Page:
The EBU has urged its member broadcasters to play their part in curbing bandwidth consumption during the Covid-19 pandemic.
The EBU (European Broadcasting Union) has urged its member public service broadcasters to cap their streaming bit rates to help avoid internet congestion during the Covid-19 pandemic.
This comes at a time when many of the world’s leading streaming service providers have voluntarily cut their bit rates and reduced quality from HD to Standard Definition (SD) in many cases. This implies that the march towards Ultra HD has been reversed during the crisis, at least for services delivered over the internet.
The EBU’s recommendation was approved by members serving on the EBU’s Technical Committee as well as participants of its Digital Steering Committee. The recommendations are firstly to cap streaming bitrates temporarily at appropriate levels for each category of device, particularly during day-time. Secondly, public service media (PSM) organizations are exhorted to encourage their audiences to consume services where possible over broadcast rather than broadband. When only the latter is possible consumers should be steered towards fixed broadband where capacity is less stretched, even if the final hop is over Wi-Fi, rather than cellular networks.
Published as EBU R 149, these so-called Technical Recommendations echo an earlier call by the European Commission to help coordinate a European response to potential internet congestion issues that could be caused by higher media consumption. It also follows moves to cut bandwidth by major streamers such as Netflix, Amazon and also Disney+, which is just being launched in various European countries.
Netflix was first to act by reducing its bit rate by 25% in Europe, following in India and Israel, while ceasing encoding in 4K and HD in these areas. Amazon was quick to follow suit in Europe, followed by Disney+, which took the gloss of its European launches just taking place. But these streamers have been reluctant to take the same medicine in their very competitive US heartland, where it was a question of who would blink first. Yet networks are under just as much strain there, with AT&T recording record levels of traffic between its core network and ISPs connected to it.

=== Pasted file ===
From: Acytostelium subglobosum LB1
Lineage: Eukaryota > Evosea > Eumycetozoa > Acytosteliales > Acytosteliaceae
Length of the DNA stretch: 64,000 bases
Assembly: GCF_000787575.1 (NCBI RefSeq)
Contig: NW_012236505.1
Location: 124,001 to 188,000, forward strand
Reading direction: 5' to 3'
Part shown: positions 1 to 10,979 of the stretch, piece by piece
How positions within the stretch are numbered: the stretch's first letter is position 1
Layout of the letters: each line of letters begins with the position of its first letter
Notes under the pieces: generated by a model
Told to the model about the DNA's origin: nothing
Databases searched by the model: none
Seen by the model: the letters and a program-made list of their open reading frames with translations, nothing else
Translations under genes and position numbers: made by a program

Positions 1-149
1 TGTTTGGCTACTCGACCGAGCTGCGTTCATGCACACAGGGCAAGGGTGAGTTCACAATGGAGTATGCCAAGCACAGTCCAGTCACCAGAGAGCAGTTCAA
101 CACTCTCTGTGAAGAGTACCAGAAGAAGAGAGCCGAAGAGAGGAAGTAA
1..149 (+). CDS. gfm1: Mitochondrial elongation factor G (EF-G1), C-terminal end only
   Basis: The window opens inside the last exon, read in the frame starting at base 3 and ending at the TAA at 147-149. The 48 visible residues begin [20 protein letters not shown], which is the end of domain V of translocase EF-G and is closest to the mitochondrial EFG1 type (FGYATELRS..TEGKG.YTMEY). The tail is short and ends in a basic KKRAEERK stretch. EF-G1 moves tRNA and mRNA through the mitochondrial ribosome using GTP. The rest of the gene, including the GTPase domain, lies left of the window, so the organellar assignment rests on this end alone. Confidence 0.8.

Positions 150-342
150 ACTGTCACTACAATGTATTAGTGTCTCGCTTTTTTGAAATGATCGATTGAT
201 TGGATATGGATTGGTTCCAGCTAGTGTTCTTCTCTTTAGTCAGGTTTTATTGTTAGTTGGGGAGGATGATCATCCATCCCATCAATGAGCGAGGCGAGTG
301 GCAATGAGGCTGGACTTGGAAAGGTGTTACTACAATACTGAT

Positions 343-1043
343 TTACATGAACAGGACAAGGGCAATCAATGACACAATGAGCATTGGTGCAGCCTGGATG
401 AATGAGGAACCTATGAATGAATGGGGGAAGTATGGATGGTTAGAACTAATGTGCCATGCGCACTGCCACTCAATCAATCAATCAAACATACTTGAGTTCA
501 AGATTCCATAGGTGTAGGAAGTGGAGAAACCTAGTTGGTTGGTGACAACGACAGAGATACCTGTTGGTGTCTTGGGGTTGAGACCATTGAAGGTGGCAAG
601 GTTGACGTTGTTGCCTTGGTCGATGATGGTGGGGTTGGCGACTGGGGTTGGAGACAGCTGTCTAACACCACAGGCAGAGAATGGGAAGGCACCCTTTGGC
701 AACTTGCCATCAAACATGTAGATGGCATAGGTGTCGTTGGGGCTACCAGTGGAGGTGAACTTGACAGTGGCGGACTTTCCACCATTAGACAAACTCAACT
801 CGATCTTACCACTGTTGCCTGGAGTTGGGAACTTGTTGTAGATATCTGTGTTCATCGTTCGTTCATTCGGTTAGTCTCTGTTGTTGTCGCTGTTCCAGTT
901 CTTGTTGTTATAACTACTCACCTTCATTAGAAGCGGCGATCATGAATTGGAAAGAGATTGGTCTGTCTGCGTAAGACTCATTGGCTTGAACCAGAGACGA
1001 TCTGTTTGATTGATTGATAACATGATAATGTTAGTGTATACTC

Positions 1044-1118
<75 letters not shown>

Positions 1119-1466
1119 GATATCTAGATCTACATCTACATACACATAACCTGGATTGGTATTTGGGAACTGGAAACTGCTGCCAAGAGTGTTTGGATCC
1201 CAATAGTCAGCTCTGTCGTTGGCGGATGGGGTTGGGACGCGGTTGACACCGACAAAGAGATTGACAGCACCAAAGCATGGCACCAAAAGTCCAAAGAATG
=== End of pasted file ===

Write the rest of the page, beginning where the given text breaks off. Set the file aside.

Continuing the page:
It is not just streaming but also video conferencing and online collaboration that are soaking up bandwidth. Although conferences consume less bandwidth per head than streaming, collectively they add up to a huge aggregate, as Facebook’s," CEO Mark Zuckerberg recently pointed out. He said that recent levels of traffic generated by Facebook have often exceeded considerably the normal annual peak on New Year's Eve, driven largely by voice and especially video calls on its WhatsApp and Facebook Messenger.
While the minimum bit rate consumed by basic desk top video calls is 128 Kbps, Microsoft’s Skype recommends 300 Kbps for a basic level of service and 500 Kbps for consistent quality, even at SD. For HD video, which is becoming the norm, at least 1.2 Mbps is recommended, with 1.5 Mbps for almost guaranteed and sustained HD quality. That is getting closer to recommended bit rates for streaming services, with Netflix recommending 3 Mbps for SD and 5 Mbps for HD.
But then there has also been a boom in multisite video conferences during the pandemic, with the rule of thumb being that an additional 1 Mbps per person is needed if the desire is for HD quality. That would amount to about 5 Mbps for a four person call, about the same as for a single HD video stream for entertainment. It is true of course that people are happy with SD at these times, but that would still be about 2 Mbps for a four person call.
All this bandwidth might seem great news for telcos, but there are a few caveats. One is that they are struggling to meet bandwidth and then international mobile services actually stand to lose revenues. The collapse in international travel has almost wiped out data roaming charges, which were extremely lucrative given that they vastly exceed the real costs of the actual routing. That is why the EU (European Union) acted to outlaw roaming charges among member states and in the longer run that has not hurt mobile operators at all because they have found ways to derive revenue from all that extra data flowing.
But operators have continued to rely on this source of revenue from international data traffic not confined within EU borders. Indeed, mobile network operators stand to lose over $25 billion in lost roaming revenues if international travel remains almost non-existent for the next 9 months, according to Juniper Research. Even under the more likely scenario that some travel will continue and around 650 million passenger trips will be cancelled before the end of 2020, half of all the previously expected roaming revenue for the period would be lost, around $12.5 billion.
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